Depression, Abuse, Relationship Power and Condom Use by Pregnant and Postpartum Women with Substance Abuse History

AIDS Behav. 2016 Feb;20(2):292-303. doi: 10.1007/s10461-015-1176-x.


Substance-abusing pregnant and postpartum women are less likely to maintain consistent condom use and drug and alcohol abstinence, which is particularly concerning in high HIV-prevalence areas. Data from 224 pregnant and postpartum women in substance abuse treatment were analyzed to examine effects of history of substance use, child abuse, and mental health problems on current substance use and condom-use barriers. Mediators were depression, relationship power and social support. Most participants (72.9 %) evidenced current depression. Less social support (-0.17, p < 0.05) and relationship power (-0.48, p < 0.001), and greater depression (-0.16, p < 0.05) predicted more condom-use barriers. History of mental health problems predicted condom-use barriers, mediated by recent depression and relationship power (0.15, p < 0.001). These findings suggest depression and diminished relationship power limit highest-risk women's ability to negotiate condom use and abstain from substance use, increasing their risk of acute HIV infection and vertical transmission.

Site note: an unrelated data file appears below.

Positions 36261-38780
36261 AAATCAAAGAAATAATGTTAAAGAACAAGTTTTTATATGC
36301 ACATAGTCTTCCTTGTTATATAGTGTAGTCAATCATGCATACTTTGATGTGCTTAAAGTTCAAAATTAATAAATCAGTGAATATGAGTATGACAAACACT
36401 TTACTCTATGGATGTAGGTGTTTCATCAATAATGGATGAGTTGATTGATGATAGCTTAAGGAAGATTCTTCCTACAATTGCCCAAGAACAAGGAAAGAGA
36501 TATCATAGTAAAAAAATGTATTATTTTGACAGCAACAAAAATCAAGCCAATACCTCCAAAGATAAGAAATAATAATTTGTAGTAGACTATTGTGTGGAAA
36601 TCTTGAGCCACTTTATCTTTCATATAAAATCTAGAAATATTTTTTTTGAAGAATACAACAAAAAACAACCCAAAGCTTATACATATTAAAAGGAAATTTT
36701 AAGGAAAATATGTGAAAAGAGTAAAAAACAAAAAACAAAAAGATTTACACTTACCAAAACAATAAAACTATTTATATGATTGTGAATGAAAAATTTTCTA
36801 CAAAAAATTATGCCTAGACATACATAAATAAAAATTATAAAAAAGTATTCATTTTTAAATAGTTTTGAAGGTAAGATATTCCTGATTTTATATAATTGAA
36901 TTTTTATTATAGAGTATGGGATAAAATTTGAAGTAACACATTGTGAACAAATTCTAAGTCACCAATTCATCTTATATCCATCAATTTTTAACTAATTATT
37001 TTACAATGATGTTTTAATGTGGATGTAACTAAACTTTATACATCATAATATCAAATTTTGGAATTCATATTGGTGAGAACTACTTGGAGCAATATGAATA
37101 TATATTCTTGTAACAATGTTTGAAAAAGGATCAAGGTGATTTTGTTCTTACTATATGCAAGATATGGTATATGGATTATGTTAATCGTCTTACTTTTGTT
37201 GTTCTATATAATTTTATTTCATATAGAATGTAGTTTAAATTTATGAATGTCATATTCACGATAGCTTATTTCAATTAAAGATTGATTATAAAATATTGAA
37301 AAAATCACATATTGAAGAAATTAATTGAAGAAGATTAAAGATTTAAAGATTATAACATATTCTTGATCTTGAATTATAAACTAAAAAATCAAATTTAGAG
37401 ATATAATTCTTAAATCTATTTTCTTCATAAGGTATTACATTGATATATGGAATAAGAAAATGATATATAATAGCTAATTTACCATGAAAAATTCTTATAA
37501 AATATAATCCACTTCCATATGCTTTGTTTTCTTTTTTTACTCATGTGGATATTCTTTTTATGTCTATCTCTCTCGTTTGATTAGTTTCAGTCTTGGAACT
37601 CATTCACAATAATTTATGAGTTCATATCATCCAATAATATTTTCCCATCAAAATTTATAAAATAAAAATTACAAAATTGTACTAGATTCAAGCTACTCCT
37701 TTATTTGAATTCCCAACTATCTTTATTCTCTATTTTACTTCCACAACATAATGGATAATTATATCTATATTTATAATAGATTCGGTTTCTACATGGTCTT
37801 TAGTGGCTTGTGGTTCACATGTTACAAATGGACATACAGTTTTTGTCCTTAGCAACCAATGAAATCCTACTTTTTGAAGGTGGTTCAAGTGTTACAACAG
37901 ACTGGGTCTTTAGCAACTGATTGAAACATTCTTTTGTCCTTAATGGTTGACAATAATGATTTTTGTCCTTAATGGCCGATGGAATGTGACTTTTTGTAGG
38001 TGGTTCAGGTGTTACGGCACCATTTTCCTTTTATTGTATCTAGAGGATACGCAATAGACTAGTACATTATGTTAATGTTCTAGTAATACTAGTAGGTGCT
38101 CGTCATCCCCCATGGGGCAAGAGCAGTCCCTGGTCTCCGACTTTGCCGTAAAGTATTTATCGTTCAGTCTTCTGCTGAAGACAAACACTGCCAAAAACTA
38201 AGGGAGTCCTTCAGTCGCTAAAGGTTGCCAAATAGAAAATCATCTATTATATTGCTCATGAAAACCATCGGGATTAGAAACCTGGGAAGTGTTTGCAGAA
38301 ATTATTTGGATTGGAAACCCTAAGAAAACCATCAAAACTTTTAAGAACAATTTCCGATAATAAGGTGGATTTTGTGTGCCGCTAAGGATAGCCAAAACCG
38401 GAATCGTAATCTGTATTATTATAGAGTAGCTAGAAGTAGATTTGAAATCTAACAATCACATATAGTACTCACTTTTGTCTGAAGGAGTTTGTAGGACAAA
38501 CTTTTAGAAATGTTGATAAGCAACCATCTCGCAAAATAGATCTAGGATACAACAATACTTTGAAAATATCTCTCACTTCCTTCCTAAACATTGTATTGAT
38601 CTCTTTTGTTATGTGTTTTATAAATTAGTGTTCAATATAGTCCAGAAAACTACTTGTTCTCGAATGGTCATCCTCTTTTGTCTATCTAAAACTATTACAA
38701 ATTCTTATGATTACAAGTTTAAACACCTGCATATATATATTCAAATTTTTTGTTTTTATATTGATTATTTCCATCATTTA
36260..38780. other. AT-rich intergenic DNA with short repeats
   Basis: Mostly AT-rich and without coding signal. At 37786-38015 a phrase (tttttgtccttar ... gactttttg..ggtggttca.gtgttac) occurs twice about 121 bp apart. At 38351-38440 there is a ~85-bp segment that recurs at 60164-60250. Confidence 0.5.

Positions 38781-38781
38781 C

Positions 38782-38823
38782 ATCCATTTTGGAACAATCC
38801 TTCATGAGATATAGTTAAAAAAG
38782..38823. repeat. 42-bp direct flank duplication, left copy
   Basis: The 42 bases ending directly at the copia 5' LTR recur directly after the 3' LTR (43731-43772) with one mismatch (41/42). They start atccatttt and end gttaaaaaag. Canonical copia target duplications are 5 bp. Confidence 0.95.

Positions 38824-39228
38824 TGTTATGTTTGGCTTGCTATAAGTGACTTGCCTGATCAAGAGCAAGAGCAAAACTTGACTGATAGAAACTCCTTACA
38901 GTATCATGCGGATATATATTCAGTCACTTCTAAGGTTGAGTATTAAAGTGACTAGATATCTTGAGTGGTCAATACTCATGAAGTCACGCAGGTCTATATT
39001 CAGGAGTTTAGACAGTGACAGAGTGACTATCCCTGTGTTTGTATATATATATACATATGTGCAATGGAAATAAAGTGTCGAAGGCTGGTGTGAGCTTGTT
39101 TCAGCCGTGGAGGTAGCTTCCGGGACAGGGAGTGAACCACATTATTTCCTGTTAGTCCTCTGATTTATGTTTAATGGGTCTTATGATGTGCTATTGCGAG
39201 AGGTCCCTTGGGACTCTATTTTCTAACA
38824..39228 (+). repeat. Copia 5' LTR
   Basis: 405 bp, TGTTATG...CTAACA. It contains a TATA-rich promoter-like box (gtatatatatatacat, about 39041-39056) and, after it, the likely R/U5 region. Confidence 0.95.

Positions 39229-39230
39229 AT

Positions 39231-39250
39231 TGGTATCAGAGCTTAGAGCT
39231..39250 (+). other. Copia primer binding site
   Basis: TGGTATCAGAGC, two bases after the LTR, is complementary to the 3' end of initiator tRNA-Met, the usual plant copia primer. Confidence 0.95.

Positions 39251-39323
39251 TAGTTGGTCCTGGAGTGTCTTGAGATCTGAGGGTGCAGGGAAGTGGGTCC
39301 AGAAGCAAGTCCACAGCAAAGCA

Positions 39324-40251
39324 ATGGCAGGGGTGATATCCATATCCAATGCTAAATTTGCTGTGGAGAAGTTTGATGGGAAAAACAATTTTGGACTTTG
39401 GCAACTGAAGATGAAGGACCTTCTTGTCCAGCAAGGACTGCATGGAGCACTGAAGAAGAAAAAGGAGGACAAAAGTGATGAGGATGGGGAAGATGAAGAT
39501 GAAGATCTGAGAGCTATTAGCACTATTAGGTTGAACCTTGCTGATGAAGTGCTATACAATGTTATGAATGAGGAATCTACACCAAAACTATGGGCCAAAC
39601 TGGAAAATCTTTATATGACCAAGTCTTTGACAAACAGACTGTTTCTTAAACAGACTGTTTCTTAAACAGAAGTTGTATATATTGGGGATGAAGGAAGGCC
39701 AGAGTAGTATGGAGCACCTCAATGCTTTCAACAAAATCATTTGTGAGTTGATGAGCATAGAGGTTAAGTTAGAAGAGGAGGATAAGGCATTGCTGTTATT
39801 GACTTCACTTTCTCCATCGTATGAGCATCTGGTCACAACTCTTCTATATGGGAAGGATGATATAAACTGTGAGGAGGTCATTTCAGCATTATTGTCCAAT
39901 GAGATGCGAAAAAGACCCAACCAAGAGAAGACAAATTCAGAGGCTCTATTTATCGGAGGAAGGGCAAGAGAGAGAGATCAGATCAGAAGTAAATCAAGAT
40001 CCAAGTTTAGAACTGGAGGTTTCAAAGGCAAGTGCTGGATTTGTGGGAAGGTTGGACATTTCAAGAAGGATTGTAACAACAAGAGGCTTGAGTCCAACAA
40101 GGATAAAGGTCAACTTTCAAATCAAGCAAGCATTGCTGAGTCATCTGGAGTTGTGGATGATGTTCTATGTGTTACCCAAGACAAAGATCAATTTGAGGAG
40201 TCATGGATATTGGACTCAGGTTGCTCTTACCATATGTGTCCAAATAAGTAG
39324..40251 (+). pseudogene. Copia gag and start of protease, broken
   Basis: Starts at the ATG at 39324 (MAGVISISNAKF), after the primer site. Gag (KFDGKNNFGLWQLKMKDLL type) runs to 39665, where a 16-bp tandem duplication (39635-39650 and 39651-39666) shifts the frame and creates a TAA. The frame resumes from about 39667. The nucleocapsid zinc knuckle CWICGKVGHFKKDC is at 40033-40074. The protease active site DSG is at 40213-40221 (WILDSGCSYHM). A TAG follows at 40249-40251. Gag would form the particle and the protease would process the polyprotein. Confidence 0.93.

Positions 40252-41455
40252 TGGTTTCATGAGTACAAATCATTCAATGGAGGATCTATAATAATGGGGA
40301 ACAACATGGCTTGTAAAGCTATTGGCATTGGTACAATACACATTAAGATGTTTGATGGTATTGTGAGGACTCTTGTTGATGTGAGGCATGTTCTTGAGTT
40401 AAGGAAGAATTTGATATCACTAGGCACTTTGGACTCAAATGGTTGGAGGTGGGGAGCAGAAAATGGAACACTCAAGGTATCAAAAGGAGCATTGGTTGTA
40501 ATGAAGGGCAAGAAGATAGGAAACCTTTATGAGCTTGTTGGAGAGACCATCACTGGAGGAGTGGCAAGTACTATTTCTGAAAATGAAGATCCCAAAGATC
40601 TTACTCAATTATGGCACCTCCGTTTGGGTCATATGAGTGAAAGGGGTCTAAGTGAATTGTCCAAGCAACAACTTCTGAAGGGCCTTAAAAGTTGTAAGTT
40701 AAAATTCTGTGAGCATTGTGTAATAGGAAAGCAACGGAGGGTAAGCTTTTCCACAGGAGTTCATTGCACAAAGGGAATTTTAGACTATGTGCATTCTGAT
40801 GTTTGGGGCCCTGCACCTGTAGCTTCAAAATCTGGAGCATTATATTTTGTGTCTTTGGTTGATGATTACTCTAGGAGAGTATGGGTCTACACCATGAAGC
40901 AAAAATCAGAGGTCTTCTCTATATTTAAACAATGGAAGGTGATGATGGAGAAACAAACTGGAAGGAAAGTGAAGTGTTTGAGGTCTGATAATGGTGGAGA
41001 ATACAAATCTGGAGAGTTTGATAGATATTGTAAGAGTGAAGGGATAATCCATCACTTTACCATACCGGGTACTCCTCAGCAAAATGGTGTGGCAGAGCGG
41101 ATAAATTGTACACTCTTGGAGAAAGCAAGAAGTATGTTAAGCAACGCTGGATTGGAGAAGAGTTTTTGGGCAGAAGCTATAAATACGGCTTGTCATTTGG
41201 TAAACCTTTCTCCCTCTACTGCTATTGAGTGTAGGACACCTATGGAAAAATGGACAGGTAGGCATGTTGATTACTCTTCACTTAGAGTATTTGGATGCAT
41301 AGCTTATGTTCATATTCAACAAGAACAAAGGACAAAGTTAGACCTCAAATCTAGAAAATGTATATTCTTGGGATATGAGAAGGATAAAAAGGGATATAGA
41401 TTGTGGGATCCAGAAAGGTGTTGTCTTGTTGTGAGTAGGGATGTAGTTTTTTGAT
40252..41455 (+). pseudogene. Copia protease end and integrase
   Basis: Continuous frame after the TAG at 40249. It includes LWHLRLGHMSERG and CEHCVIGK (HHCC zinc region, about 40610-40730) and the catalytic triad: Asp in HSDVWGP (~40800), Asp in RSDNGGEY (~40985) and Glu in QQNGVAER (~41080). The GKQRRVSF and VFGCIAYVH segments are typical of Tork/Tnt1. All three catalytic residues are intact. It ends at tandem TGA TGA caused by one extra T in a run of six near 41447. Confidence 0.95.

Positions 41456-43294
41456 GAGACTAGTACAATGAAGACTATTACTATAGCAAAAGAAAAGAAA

Keywords: Condom; Depression; HIV; Pregnant; Substance abuse.

Publication types

  • Research Support, N.I.H., Extramural

MeSH terms

  • Adolescent
  • Adult
  • Adult Survivors of Child Abuse / psychology*
  • Adult Survivors of Child Abuse / statistics & numerical data
  • Child
  • Condoms / statistics & numerical data*
  • Depression / epidemiology
  • Depression / psychology*
  • Female
  • HIV Infections / epidemiology*
  • Humans
  • Negotiating
  • Postpartum Period
  • Pregnancy
  • Pregnant Women / psychology*
  • Safe Sex
  • Social Support
  • Substance-Related Disorders / psychology
  • Substance-Related Disorders / rehabilitation*